This piece was first published on July 23, 2012 (by meronymofmeroe) and the conclusive plea towards eradicating the actors called Boko Haram seems to be most appropriate now considering the concluding words of this article “it is expedient for the nation to plead for the help of superior nations at this time that the armed struggle has taken a new form other than freedom-fighting. Terrorism is alien to Nigeria as much as it is baseless”. Hence, this might just be the best time for the piece to resurface. Enjoy.
“Since independence, our governments have been a matter
of few holding the cow for the strongest and most cunning
to milk. Under those circumstances, everybody runs over
everybody to make good at the expense of others.”
– Obafemi Awolowo
WAR could be an interesting subject especially when properly painted by an Architect of words. Although, it is definitely never going to be a sweet experience if you ever had to live through one – just one war-experience is enough for a lifetime, there are ways wars are described that make them as commonplace as a diarrheal patient visiting the loo. So we hear phrases like ‘Theatre of War’ and ‘Staging a War’ as though war was some kind of drama played by local (Boko Haram) and international (Nazi Germany) actors. And then again, to guide the ethical staging of these wars, laws were created and were highly effective between 1856 and 1906, a period that was referred to as the Law of War’s ‘epoch of high repute’.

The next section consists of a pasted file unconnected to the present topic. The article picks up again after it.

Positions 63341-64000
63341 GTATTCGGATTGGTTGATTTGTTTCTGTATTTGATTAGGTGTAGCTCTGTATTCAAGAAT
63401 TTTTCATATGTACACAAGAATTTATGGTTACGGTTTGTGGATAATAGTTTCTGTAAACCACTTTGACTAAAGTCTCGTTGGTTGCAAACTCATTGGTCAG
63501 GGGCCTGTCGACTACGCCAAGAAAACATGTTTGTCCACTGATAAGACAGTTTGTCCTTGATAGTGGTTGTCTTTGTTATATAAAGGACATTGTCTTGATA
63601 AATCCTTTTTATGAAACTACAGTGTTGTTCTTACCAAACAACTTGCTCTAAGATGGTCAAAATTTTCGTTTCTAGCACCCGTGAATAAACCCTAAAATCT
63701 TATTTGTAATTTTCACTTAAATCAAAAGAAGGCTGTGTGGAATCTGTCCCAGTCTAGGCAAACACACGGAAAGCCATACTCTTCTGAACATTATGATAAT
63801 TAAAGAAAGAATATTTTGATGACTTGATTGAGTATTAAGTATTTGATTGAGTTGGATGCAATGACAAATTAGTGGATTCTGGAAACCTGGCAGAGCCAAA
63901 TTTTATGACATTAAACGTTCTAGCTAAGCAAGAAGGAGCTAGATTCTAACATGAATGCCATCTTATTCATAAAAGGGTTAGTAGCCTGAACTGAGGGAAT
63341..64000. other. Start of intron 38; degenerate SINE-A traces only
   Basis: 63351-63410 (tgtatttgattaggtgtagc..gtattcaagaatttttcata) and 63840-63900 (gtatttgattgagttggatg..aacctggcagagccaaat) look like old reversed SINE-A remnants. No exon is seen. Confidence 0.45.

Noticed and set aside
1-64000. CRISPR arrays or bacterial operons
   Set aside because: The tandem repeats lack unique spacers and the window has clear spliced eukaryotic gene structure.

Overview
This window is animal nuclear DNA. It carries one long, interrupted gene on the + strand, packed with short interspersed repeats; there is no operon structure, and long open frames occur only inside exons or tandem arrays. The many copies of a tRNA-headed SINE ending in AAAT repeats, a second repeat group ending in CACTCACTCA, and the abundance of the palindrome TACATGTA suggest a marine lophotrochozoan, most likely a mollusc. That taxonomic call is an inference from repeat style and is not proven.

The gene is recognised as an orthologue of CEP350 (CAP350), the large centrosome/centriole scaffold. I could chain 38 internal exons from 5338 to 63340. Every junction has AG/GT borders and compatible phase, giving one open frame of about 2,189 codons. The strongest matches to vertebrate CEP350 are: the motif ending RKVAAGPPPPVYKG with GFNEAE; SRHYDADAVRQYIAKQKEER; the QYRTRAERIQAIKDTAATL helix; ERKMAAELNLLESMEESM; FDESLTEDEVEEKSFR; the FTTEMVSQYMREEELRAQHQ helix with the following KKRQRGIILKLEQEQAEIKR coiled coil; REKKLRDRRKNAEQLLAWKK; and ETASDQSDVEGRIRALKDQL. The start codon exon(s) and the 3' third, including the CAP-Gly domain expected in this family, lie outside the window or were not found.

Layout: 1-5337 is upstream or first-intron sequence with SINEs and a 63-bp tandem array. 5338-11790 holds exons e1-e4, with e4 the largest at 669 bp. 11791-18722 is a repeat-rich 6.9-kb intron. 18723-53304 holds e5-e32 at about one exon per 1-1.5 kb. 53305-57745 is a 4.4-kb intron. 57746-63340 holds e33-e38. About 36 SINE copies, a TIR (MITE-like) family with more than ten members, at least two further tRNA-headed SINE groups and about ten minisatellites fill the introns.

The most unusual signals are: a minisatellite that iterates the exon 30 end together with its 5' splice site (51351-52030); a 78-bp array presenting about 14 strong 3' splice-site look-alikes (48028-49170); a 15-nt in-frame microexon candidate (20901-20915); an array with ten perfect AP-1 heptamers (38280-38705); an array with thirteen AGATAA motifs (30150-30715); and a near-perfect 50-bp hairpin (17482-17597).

To effectively grasp the various manifestations (faces) of war, come with me as I shake hands with them.
Ogun is an orisha who presides over Iron, hunting, politics and war; fiery, he is a martial entity that once, vexed in his home town, he turned against his own people beheading everyone he met on his path. Nonetheless, Ogun has laws that guide his conducts and relation with people. One of such is to spare and protect any one of his adherents who appease him rightly.